Characteristics of Insecticides for Spotted Wing Drosophila Control

Trade Name Days to Harvest
Blueberry
Days of Residual
Assail® 1 5-7
Mustang Max® 1 7
Bifenture® 1 (3 raspberry) 7
Brigade® 1 (3 raspberry) 7
Danitol® 3 7
Delegate® 3 (1 raspberry) 7
Entrust® 3 (1 raspberry) 3-5
Exirel® 3 (not for raspberry) 5-7
Imidan® 3 (not for raspberry) 5-7

 

drosophila trap

Drosophila Trap, photo by David Handley

A Simple Monitoring Trap for Spotted Wing Drosophila

The trap body is made from a 16 ounce red plastic cup (we use Solo Brand P16RLR). You’ll need one that has a tight fitting lid (we use Solo Brand 626TS). Using a 1/8” hole punch (available through art suppliers), punch about 15 holes in a row around the cup just under the lip about 1/2” apart. Leave about 2” of the diameter of the rim with no holes so that liquid can be poured in and out. Punch a second row of holes just under the first row, to give you a total of 30, 1/8” holes. Use a black permanent marker to paint a 1/2” wide black strip around the cup under the rim, right over the holes you punched. To support the trap, cut a wooden tomato stake down to about 30”. Attach a 4” or larger hose clamp near the top of the stake to act as a cup holder for the trap. (We just punched a hole in the metal band of the hose clamp and attached it to the stake with a flat-headed wood screw.) Place the trap holder in a shady, moist place in or near the fruit planting, with the cup height about 18” off the ground. Fill the trap with 4 to 6 ounces of apple cider vinegar, water + sugar + yeast, or whatever bait you prefer. It is best to add a few drops of unscented soap to break the surface tension of the liquid. Place the lid on the cup to keep rain and critters from getting in, and place the trap in the holder. Adjust the hose clamp so that the trap fits in snugly but the trap holes are not covered up. Empty and re-bait the trap every week. Do not pour out the old bait on the ground near the trap, as this will draw flies away from it.

An effective commercial trap and bait is now available from Scentry. The trap is reusable and the bait lasts 4-6weeks. Cost for both is about $15 plus shipping, it is available from Great Lakes IPM Company (http://www.greatlakesipm.com/).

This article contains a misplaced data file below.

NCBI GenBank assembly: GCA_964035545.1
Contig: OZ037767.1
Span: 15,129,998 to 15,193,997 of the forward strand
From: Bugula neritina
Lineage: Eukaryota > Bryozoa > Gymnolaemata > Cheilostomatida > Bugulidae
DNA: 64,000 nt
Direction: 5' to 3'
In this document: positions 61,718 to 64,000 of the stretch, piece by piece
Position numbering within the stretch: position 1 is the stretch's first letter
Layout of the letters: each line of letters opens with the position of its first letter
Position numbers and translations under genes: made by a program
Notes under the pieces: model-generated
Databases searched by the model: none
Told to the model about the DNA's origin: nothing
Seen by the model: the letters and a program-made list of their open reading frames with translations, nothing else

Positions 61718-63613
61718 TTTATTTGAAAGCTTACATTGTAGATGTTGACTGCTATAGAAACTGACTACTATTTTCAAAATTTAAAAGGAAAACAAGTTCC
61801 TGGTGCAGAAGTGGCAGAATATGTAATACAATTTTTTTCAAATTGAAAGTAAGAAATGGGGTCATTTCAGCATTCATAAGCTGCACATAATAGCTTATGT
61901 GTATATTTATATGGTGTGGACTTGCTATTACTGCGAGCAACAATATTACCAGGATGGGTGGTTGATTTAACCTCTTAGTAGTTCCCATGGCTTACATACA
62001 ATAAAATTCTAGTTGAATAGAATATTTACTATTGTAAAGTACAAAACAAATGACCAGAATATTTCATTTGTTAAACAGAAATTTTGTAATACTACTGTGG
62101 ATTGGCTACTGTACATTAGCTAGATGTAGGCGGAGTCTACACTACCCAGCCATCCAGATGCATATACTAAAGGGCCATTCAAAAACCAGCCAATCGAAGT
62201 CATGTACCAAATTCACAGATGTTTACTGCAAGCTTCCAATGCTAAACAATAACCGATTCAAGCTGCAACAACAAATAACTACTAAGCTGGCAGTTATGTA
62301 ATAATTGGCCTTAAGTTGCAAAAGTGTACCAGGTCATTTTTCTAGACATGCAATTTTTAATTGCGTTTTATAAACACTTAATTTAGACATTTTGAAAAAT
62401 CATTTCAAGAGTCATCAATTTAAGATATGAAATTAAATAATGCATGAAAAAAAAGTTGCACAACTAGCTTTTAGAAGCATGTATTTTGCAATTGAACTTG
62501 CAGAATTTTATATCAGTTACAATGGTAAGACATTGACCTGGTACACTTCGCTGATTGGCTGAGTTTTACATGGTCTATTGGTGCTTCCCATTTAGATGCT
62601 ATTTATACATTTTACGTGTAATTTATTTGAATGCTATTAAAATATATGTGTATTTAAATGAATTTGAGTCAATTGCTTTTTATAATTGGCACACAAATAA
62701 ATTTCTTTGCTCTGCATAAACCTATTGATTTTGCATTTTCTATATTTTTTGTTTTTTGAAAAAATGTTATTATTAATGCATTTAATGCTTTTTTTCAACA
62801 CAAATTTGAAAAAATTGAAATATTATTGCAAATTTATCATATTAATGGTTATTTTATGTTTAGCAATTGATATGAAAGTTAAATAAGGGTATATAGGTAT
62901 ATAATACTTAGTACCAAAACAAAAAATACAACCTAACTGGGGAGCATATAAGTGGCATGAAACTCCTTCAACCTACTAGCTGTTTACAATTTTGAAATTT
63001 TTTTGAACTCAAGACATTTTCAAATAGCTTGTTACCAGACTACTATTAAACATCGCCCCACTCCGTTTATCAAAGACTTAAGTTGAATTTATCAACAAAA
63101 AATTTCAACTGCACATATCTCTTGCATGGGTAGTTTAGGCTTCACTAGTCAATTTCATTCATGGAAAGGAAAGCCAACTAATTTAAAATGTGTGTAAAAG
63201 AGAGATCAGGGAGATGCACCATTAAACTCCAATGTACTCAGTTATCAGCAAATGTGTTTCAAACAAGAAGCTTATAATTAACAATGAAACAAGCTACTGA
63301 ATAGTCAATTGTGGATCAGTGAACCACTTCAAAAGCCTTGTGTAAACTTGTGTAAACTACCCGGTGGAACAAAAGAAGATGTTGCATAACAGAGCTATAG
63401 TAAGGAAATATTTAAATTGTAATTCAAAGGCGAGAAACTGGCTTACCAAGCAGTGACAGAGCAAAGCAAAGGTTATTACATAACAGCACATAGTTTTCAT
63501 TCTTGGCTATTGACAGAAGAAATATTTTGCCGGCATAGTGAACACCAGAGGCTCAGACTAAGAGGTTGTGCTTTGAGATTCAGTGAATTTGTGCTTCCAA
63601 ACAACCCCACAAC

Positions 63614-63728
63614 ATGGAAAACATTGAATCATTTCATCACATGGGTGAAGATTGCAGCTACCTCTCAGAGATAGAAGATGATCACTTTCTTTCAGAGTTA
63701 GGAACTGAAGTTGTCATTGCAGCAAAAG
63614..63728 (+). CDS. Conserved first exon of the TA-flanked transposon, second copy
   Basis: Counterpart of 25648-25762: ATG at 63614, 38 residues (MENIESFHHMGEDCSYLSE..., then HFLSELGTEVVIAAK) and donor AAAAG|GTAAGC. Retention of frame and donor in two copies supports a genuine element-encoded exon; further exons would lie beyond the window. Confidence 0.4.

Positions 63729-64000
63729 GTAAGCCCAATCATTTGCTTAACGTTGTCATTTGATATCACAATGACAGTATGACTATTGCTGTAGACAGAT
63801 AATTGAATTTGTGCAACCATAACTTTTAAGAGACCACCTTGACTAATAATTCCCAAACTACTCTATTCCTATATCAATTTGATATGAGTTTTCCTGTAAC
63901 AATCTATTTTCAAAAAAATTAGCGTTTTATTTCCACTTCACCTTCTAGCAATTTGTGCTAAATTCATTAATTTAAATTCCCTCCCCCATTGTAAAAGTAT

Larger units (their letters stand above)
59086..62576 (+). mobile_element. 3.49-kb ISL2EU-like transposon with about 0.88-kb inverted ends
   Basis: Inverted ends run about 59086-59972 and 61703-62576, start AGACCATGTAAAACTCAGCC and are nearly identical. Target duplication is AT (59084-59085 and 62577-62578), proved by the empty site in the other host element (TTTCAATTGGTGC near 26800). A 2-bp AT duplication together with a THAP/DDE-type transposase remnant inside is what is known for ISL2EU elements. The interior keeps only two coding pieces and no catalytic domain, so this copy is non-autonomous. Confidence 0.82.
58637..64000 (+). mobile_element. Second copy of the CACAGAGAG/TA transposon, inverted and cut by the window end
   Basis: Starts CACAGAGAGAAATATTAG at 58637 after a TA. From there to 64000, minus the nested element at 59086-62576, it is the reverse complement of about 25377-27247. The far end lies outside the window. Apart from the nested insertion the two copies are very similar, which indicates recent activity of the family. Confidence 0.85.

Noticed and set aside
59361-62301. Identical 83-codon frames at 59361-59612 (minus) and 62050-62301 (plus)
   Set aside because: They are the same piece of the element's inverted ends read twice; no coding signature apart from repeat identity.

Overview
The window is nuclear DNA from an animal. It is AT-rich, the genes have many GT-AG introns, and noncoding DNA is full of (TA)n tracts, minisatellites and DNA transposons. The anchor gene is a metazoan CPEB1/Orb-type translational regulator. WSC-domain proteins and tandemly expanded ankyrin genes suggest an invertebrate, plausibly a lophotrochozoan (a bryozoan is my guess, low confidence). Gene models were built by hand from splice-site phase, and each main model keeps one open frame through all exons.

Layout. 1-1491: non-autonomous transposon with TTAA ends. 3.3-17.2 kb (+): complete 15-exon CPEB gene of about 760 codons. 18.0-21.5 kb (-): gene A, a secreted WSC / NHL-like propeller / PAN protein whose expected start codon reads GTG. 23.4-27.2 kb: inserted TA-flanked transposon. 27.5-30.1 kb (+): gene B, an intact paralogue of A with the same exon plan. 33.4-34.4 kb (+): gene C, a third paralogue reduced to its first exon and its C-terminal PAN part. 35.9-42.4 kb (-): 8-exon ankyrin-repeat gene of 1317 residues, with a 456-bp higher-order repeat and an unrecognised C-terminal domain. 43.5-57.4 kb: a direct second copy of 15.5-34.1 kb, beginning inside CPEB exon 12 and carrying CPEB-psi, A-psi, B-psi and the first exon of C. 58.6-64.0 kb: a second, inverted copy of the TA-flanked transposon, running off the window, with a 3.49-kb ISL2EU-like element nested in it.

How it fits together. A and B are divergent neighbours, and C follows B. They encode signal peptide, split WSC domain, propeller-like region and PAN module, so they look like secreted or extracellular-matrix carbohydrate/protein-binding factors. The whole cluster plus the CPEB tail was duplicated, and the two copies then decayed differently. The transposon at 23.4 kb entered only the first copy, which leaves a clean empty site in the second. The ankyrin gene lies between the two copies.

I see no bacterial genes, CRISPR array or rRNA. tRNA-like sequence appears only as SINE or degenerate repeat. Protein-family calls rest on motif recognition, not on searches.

Other IPM Web Pages
Michigan State University
Penn State University
University of New Hampshire

David T. Handley
Vegetable and Small Fruit Specialist

Highmoor Farm                      Pest Management Office
P.O. Box 179                             491 College Avenue
Monmouth, ME 04259          Orono, ME 04473
207.933.2100                           1.800.287.0279

Where brand names or company names are used it is for the reader’s information. No endorsement is implied nor is any discrimination intended against other products with similar ingredients. Always consult product labels for rates, application instructions and safety precautions. Users of these products assume all associated risks.

The University of Maine is an equal opportunity/affirmative action institution.

Town Spotted Wing  Drosophila weekly trap catch 7/6/17 Spotted Wing  Drosophila weekly trap catch 7/12/17
Wells 19
Sanford 0 4
Limington 4 2
Limerick 1 3
Cape Elizabeth 19 21
Buxton 12 6
New Gloucester 3 30
Bowdoinham 2 10
Dresden 0 0
Freeport 2 0
Poland Spring 1 2
Mechanic Falls 14 5
Monmouth 2 4
Wales 110
Farmington 0 3
Fayette 6 3

Spotted Wing Drosophila Update: November 4, 2016

Friday, November 4th, 2016

SPOTTED WING DROSOPHILA UPDATE: NOVEMBER 4, 2016

Click on photo to enlarge.

David Handley, Vegetable and Small Fruit Specialist; James Dill, Pest Management Specialist; Frank Drummond, Professor of Insect Ecology/Entomology

Spotted Wing Drosophila Trap Catch

Spotted Wing Drosophila Trap Catch, photo by Christina Hillier

Warmer temperatures and some rain have resulted in an upsurge of spotted wing drosophila trap catches in some locations, while numbers continued a downward trend in others. Once the weather settles into a colder pattern, we expect fly populations will decline rapidly, based on our experience in previous years. Our monitoring sites are done harvesting for the season, and we have removed our traps from the fields. If you still have any fields or high tunnels being harvested, drosophila pose a significant threat to any remaining fruit. A 5 to 7 day spray interval is recommended to prevent infestations of larvae. See the New England Small Fruit Management Guide for pesticide options.